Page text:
The press have been noting that Orange County DUI arrests have been dropping for over a decade, including a huge drop for this past year, in 2015.

Like Los Angeles County, which reported a drop in 2012, and again in 2013, and in 2014, Orange County has seen, each year, a drop in DUI related fatalities and DUI arrests and convictions.

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Here is a look at the various agencies in California and their individual changes in DUI arrest statistics in Orange County.

The Orange County Sheriff’s Department – O.C.’s largest law-enforcement agency – logged 1,392 DUI incident reports last year and 1,180 reports in 2015, with only three days left to the year.

Fullerton Police had 721 DUI arrests through November 2014, compared with 623 through November of this year, said Fullerton Police Chief Dan Hughes.

Santa Ana had 807 DUI arrests last year, and 704 through the first week of December this year, said Corporal Anthony Bertagna.

The Fountain Valley Police Department reported 201 DUI arrests in 2014 and 135 in 2015, with just days left to go, Llorens said.

Cypress Police Department arrests fell from 56 in 2014 to 27 through November.

Irvine logged a drop in Irvine DUI arrests from 594 in 2013 to 531 in 2014 to about 410 to date this year.

The Costa Mesa Police Department saw Costa Mesa DUI arrests drop by more than half in 2014.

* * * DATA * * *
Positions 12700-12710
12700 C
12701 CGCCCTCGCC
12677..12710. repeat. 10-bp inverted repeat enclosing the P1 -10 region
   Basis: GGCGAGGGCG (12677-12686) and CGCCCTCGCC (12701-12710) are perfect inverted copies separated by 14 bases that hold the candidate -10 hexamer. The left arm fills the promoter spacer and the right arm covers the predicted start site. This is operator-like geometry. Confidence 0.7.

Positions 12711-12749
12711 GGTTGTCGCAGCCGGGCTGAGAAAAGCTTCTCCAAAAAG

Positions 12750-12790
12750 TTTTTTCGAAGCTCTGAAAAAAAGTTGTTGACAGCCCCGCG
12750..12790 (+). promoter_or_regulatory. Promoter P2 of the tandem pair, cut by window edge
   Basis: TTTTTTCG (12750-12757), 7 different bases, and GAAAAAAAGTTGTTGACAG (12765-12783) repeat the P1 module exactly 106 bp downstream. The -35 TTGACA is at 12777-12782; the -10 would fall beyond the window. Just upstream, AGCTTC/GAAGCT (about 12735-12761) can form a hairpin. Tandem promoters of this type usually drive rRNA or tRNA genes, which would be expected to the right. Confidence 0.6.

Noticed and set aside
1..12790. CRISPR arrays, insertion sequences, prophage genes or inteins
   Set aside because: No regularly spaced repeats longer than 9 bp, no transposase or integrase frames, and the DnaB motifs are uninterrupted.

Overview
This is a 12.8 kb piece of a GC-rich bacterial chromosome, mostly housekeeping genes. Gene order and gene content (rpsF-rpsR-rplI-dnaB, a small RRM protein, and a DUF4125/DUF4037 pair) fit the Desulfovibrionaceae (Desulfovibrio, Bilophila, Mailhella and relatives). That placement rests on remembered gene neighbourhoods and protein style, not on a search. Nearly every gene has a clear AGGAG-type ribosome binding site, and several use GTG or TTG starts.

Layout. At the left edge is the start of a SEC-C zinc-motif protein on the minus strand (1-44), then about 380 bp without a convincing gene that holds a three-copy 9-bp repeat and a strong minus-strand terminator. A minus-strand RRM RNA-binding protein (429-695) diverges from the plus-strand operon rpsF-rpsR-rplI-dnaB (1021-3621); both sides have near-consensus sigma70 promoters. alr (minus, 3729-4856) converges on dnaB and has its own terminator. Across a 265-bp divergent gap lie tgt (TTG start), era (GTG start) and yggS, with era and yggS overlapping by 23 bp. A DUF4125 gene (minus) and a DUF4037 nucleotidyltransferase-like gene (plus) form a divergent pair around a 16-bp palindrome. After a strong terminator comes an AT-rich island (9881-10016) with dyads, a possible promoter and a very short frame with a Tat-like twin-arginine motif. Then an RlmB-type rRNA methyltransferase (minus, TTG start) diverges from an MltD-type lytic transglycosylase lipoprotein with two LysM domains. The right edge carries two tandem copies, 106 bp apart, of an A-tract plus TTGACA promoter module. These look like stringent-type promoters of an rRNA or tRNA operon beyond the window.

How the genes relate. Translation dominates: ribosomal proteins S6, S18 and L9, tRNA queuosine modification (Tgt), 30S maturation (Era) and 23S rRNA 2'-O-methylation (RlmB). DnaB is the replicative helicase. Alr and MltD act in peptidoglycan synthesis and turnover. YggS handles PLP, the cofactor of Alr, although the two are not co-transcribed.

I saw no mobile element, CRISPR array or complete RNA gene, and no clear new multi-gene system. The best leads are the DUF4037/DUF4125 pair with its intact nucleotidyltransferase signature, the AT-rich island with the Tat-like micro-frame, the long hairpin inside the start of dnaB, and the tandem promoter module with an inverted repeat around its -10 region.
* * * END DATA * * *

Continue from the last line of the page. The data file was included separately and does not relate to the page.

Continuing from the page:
Westminster Police’s DUI arrests totaled 255 in 2013, 254 in 2014 and 230 through the first week of December, said Deputy Chief Dan Schoonmaker.

But in some areas, the DUI arrest rate went up. Anaheim’s DUI arrests rose from 555 in 2014 to 563 to date in 2015, said Sgt. Daron Wyatt.

Newport Beach, Tustin and Brea had arrested more people through November of this year than they had in all of 2014, officials said.

Staffing, and outside grants to run checkpoints, can impact these totals. The state and federal government give grants for DUI checkpoints, under a “use it or lose it” mandate.

Costa Mesa’s DUI arrest declines are largely because it reassigned DUI enforcement officers to full-time patrol duty, they say.

Santa Ana ran 21 checkpoints last year, netting 115 arrests; it ran 16 this year, netting 62 arrests.

Anaheim usually runs 10 checkpoints, which yielded five DUI arrests last year. Its 64 “saturation patrols” – where officers rove the city, specifically looking for inebriated drivers – were far more productive, netting 84 arrests.

Overall, the rate of DUI in Orange County, and all California DUI arrests have been declining.

This is typical for statistics comparing Orange County DUI checkpoints to Orange County DUI Saturation Patrols.